The narrative core of "The Problem with Apu" is the director/lead actor Hari Kondabolu trying to secure an interview with Hank Azaria to talk about Apu, a character that Azaria voices, and Hari doesn’t like, (despite liking The Simpsons) because it’s a caricature of Indian immigrants, and it’s...untidy. (That's the "Problem" with Apu. Not that Hank Azaria is racist, or The Simpsons is "racist". Simply that Apu, as the only major Indian character on television for 20+ years, had a weird and exaggerated cultural effect, with negative aspects that have affected the lives of thousands of Indian/Bangladeshi/Indonesian...all South-East Asian immigrants and Americans of that descent.) In the end, he does not get the interview. Hank sends him a letter saying roughly, ‘Thank you, the movie sounds great, but I can’t participate, partly because:’ and this IS a quote:  ”I don’t want to put myself at the mercy of your edit.” To which Hari says, with some frustration in his voice “It’s great that he gets to choose how he wants to be portrayed. What a privilege. He gets to choose how he is viewed by other people.”

And that moment, that line, really made the issue of representation in media hit home for me. The idea that the longest running, most famous Indian character in American television is voiced by a white guy, impersonating another white guy (Hank Azaria’s Apu voice is based off of Peter Seller’s Hrundi Bakshi, a Mr Magoo-esque bumbling incompetent), whose thoughts, needs, and emotions are decided by white writers. That’s the problem with Apu. Not that he’s racist, or needs to come off the show: that he’s represented Indians in America for decades, despite never actually had an Indian voice inside him. Imagine if the only Irish person on television for the last 20 years had been the Lucky Charms Leprechaun. People would definitely believe that I care a lot more about breakfast cereal than I do.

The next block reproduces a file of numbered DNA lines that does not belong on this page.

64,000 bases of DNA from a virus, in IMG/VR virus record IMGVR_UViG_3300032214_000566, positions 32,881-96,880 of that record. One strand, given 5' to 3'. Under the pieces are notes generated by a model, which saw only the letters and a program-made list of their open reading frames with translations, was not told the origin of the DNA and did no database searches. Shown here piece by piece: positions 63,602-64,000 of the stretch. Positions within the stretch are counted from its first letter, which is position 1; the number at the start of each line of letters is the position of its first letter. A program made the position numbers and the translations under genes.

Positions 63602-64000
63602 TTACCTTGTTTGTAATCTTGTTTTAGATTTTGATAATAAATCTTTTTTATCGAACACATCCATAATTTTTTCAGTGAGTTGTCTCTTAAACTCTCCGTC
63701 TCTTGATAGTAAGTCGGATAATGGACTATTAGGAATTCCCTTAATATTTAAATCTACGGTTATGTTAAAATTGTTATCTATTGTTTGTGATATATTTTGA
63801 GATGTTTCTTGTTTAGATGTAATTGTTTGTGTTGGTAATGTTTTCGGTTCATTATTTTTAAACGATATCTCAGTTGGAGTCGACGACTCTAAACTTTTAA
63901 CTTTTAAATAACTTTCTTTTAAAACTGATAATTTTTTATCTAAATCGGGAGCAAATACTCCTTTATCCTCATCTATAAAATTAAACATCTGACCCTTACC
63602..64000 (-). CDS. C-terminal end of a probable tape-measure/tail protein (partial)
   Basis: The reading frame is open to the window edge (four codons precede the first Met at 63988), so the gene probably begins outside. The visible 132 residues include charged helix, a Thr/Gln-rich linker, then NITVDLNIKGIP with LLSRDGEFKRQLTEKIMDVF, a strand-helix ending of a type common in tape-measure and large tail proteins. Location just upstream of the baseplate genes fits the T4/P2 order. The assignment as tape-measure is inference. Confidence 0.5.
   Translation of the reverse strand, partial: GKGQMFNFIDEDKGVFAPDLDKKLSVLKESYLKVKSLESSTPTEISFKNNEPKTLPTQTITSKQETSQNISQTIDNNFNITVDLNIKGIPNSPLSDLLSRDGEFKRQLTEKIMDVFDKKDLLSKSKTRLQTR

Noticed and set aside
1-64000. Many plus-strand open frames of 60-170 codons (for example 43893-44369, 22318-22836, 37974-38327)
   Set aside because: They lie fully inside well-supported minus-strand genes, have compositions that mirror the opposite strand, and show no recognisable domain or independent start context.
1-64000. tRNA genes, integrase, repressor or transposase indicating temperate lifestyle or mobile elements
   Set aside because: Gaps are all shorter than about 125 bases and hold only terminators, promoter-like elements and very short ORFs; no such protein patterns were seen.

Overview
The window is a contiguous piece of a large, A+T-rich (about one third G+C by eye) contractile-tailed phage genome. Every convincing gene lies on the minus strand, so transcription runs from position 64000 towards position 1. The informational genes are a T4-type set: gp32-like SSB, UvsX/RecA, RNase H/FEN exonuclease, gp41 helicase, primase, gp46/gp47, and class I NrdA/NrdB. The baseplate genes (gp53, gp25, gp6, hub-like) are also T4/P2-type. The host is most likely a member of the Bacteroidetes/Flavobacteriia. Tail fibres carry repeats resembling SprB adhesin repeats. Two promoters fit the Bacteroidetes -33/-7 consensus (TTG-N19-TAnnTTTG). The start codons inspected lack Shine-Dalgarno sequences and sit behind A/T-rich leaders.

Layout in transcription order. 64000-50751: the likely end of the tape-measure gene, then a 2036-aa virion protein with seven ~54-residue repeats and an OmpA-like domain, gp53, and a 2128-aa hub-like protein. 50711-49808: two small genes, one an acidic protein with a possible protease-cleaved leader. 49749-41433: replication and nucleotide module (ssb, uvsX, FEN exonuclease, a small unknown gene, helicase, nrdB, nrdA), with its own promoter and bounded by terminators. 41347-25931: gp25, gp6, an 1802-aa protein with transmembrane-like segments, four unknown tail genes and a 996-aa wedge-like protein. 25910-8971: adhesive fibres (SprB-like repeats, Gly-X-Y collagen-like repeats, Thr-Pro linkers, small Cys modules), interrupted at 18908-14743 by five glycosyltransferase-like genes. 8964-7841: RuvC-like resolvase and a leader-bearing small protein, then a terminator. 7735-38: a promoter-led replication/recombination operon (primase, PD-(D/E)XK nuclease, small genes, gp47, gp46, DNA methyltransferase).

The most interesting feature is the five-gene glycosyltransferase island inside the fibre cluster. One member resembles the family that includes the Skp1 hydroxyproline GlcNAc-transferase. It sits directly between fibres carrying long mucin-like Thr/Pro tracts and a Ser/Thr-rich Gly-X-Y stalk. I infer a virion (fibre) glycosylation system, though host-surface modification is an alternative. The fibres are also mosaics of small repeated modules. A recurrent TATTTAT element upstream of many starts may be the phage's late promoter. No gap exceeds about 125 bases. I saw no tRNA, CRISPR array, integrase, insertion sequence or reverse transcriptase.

Interestingly, two days before today's post, so ~5 days after I first wrote those lines, Hank Azaria said on national television that he does understand the problem, and hopes that, moving forward, actual Indian voices (whether in the writer's room or recording booth.) are involved in the creation of Apu segments. 
Because, remember, the problem isn't Hank, or The Simpsons, it's just...everything else, really.

That’s the ability of criticism to expand the scope of a show, or a movie, or even...a meal. For instance, to give a more focused food-based example, I looked it up, and I can tell you why Americans consider Fried Chicken “black people food”. It started because it was illegal for slaves to raise any other kind of livestock than poultry. They were forbidden to raise pigs, horses, or cattle. (George Washington even forbade Geese and Ducks)  But they could raise chickens, and sell the eggs or meat in the hope of earning enough to buy their freedom. Decades later, It was also a prominent prop in showing why Black People couldn’t be allowed in State Legislature in the (in)famous film “A Birth of a Nation.” The first blockbuster of American cinema showed black men in Congressional Halls drinking hooch, putting their bare feet on the desks, and one guy's ENTIRE ROLE was to stand, prominently, center of the camera, and gnaw on a fried chicken leg. So...yeah. That's where the "black people love fried chicken" idea comes from. 

Birth of a Nation.jpg

D.W. Griffith was, above all else, a subtle man. 

Also,  like, 65% of the black people in Birth of A Nation were white guys in blackface, and I can't tell if there are or aren't any in this shot. I also can't tell if that makes it better or worse. 

Moving back to my earlier point, just as I don't think every film reviewer and critic need to be held to the same standard,  I don’t think that EVERY food critic needs to have a degree and years of experience in the field to be a voice worth listening to. I think SOME of them should be, in order to better help us understand the implications and history of what we’re eating. Because it is through learning that we better ourselves. And as we better ourselves, we should hope to better the world with us. But sometimes, you just wanna know if a $6 Hot Dog is really worth it. 

And that’s that. Like I said, it was a LOT of thoughts, and I wanted to talk about it, and…well, no one can stop me.